But in person, without preparation, in a few-minutes-long meeting? You're going to hurt someone's feelings. Guaranteed. Just think about how long it would take you to "correct" someone in an email, communicating that they are totally wrong, but not hurting their feelings at all? Heck, we probably each spent about as much time writing these comments as the interview took in its entirety.

There is one personal rule that I feel strongly about, though: never say anything negative in public (or to colleagues) about someone that you haven't already leveled with them about, and ideally given them a chance to change. I don't know if pg did that with the thermostat startup he trashed on Twitter recently, although it's not really any of my business.

The "you are stupid" sentiment comes from this statement: "like moths for bad ideas." To come up with stupid ideas is one thing but to have a natural disposition towards bad ideas is perhaps the definition of stupid. I partly sympathize with the team because it sounds like they were desperate, or at least acting that way. When that happens, rationality fails and your criteria for ideas gets too relaxed and your guiding motivation is to do what's easy and relevant for the most people rather than perhaps providing significant value to a smaller group. The latter is much harder since you are engaging with people you won't be as comfortable with compared to "your mother".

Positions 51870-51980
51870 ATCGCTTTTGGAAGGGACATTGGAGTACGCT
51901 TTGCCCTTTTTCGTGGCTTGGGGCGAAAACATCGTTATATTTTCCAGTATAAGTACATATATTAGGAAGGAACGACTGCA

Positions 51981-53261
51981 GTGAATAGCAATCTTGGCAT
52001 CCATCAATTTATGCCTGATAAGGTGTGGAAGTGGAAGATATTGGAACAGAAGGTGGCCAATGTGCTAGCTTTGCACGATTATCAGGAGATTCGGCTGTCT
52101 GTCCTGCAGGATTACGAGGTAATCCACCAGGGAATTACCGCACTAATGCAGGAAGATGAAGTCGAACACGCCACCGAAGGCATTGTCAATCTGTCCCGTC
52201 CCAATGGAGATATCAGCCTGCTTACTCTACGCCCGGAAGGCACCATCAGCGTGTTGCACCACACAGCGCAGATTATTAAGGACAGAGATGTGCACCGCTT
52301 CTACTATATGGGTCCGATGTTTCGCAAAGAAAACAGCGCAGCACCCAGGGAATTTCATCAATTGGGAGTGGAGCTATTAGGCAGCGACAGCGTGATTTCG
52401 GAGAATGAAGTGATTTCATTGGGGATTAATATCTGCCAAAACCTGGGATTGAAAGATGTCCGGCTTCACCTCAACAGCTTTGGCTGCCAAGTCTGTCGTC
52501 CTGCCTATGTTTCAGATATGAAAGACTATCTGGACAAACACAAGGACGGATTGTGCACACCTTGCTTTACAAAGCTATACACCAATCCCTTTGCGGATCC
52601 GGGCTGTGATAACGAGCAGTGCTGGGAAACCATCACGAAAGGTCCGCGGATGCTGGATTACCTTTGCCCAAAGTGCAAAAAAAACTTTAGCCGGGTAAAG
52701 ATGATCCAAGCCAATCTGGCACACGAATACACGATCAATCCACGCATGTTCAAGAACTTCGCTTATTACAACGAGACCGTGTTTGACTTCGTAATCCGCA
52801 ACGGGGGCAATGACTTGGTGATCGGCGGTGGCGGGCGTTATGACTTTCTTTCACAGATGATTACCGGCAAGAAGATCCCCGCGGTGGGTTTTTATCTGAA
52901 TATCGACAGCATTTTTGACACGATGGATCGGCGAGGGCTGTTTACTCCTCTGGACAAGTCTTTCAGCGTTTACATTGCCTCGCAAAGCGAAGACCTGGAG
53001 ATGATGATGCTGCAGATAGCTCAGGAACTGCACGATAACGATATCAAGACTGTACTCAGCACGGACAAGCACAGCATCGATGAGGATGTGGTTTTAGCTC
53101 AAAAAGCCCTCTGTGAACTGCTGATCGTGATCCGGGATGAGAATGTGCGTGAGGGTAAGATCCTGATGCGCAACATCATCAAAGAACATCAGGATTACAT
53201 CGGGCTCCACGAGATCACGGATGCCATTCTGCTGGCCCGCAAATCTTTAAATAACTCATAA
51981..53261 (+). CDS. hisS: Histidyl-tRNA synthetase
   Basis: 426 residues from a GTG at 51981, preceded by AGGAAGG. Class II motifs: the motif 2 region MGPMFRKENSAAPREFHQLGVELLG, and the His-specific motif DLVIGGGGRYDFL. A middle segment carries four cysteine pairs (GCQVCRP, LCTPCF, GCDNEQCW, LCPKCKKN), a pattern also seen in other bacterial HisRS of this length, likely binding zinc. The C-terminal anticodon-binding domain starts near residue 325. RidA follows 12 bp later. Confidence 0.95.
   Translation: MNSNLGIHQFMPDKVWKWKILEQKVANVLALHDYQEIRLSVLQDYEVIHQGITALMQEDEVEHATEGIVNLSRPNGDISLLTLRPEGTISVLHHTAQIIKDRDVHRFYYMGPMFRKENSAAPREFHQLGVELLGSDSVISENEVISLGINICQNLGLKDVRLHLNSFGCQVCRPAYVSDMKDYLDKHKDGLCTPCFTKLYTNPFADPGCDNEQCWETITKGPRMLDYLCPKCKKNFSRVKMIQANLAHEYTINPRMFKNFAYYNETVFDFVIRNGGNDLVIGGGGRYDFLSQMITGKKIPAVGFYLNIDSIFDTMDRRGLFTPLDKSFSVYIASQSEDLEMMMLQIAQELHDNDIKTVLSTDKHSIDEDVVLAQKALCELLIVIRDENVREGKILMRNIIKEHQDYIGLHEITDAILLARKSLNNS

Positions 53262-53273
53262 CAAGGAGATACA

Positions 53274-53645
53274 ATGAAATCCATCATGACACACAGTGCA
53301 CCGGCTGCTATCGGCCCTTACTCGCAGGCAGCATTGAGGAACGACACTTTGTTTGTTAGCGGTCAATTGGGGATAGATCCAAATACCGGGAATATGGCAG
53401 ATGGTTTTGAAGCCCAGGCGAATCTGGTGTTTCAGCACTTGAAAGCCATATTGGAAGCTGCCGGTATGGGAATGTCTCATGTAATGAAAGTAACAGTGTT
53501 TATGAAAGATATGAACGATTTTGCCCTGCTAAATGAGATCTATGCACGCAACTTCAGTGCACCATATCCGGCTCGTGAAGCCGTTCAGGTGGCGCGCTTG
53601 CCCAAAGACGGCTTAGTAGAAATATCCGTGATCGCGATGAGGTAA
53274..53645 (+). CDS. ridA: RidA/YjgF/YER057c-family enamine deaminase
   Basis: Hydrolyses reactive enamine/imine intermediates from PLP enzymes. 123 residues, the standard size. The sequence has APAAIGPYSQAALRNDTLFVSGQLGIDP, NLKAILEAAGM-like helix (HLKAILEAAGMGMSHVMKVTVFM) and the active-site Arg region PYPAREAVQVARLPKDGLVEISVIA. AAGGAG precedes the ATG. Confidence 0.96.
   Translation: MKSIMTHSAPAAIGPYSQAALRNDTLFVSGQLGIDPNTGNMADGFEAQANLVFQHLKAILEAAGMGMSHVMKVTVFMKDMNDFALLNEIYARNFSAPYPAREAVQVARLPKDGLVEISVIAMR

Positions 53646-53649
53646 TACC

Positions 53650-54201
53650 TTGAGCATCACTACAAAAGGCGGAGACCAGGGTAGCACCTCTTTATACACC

I didn't interpret it as "you are stupid." It's actually surprisingly common for first-time founders, even smart ones, to have terrible startup ideas.

It takes time to develop good judgement. Many ideas that seem initially appealing turn out to be tarpits that ensnare founder after founder. And some ideas that seem crazy at first are actually good. And many ideas are bad initially, but "ripen" as technology changes.

For example, WebVan was a huge failure 12 years ago. But today Instacart is providing a very similar service, but in today's context they can do it without burning tons of capital.

Part of the benefit of YC is that they see so many startups that they can develop keen intuition into which ideas are most likely to work. Not perfect intuition. But definitely better than the average first-time founder.